Three Eurasian networks – EHRA, ECOM and EWNA united by the Eurasian Regional Consortium, met in Vilnius to discuss innovative approaches that will be used in the next three years in advocacy towards increased domestic investments in HIV services for key populations in EECA. Continue reading “Thinking outside the box: overcoming challenges in community advocacy for sustainable and high-quality HIV services”
15 March, 2019, Vienna, CND.
Eurasian Network of People Who Use Drugs (ENPUD) direct speech at the Interactive roundtable: “Safeguarding the future: enhancing our efforts to respond to the world drug problem through strengthening international cooperation, including means of implementation, capacity – building and technical assistance, on the basis of common and shared responsibility”:
I represent the Eurasian network of people who use drugs. Members of this network are people united by the idea of fighting for their rights, and promoting people-oriented drug policy. The network brings together people from 13 countries in the region of Eastern Europe and Central Asia.
I would like to start speaking with the words of Albert Camus: “Can a policy that puts so many free people at a dead end be called realistic?”
We want to say that we all work together on the drug problem and are at different points of solving the problem.
And as for the EECA region, we want to say that, to date, in the EECA region, unfortunately, the most repressive models of drug policy are used.
The basis of which is criminalization, and repressions against people who use drugs:
– decriminalization of use in some countries cannot outweigh repressive measures
– these are arrests for storage of microscopic quantities of drugs,
– long term imprisonment,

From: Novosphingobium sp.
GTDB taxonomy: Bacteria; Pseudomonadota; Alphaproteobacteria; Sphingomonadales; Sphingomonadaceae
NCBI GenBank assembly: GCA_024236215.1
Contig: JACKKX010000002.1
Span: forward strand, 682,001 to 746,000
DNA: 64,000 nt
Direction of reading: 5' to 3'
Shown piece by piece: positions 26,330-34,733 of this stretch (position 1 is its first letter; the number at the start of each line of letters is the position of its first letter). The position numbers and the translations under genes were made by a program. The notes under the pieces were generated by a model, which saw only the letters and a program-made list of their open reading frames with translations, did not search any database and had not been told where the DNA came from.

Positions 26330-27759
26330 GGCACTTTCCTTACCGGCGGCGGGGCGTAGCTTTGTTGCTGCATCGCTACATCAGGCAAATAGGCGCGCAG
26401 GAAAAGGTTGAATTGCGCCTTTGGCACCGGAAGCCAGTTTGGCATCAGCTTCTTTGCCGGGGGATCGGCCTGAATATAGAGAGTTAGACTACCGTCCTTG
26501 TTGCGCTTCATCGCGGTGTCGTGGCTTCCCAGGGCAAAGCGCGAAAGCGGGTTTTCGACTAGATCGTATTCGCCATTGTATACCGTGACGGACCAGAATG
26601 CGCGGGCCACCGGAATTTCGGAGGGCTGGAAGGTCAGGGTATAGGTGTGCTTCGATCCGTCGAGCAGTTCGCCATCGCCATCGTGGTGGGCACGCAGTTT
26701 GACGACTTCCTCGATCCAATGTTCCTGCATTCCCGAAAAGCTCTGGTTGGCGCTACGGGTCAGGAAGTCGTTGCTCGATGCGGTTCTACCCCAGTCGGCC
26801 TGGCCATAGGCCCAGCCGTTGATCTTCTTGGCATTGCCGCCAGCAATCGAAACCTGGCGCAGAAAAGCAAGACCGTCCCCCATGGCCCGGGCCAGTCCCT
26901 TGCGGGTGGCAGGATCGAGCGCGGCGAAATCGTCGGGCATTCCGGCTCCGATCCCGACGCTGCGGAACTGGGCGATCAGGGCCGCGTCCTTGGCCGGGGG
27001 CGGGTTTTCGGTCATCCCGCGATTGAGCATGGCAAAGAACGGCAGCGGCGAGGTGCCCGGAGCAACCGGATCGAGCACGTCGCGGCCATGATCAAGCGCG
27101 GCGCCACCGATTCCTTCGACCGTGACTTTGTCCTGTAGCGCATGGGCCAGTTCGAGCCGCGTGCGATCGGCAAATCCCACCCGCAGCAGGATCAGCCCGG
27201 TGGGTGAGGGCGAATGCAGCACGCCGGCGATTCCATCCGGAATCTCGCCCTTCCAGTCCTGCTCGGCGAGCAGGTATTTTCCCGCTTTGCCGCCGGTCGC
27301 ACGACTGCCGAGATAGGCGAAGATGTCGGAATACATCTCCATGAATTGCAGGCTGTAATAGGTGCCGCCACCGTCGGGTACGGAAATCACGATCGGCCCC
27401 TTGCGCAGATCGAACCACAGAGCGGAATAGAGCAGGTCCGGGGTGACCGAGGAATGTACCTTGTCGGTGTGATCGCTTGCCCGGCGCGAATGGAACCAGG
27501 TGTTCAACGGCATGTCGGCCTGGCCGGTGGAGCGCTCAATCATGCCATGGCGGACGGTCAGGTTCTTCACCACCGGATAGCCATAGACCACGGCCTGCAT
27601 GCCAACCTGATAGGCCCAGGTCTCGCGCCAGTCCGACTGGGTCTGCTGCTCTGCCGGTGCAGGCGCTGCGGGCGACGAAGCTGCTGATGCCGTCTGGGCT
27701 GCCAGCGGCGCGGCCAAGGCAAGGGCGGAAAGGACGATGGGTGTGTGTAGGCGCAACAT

– complete lack of or very poor access to opioid substitution therapy,
– curtailing harm reduction programs
– lack of access to other evidence-based approaches to solving the problem of drug use and addiction and other drug problem.
All this contributes to the demonization of substances and people.
There is a vector for complete non-use. Which is an impossible task and a tragedy for a huge amount of people.
The consequence of the requirement of complete failure is the existence of a zero tolerance policy in the region. It reinforces stigma at the state level
and leads to discrimination, conflicting with international agreements signed by countries. This is a huge problem.
Violations of the rights of people who use drugs are so frequent that it becomes the norm. Often even lawyers do not see problems in
that people who use drugs are humiliated, denied in the right to health, education, protection from violence, and torture in prisons, to obtain the necessary evidence from investigators in cases involving drug trafficking.
Repressive drug policies also have a negative impact on the distribution of government budgets.
Criminalization and the detention of hundreds of thousands of people is very expensive for states.
In fact, the money is spent on the hunt for people who use drugs. And not on the support of evidence-based methods for solving problems.
Use is decriminalized in some countries, but microscopic doses are already a criminal liability, which eliminates such important work of decriminalization.
Willingness of the leadership of the countries of the region to support civil society in a decision-making process based on a humane approach, and and discussing issues related to the drug problem with the community of people who use drugs is the key to mutual respect for rights and respect. I think everyone will agree that it would be a mistake to ignore the whole experience and opinion of a huge number of people inside the problem.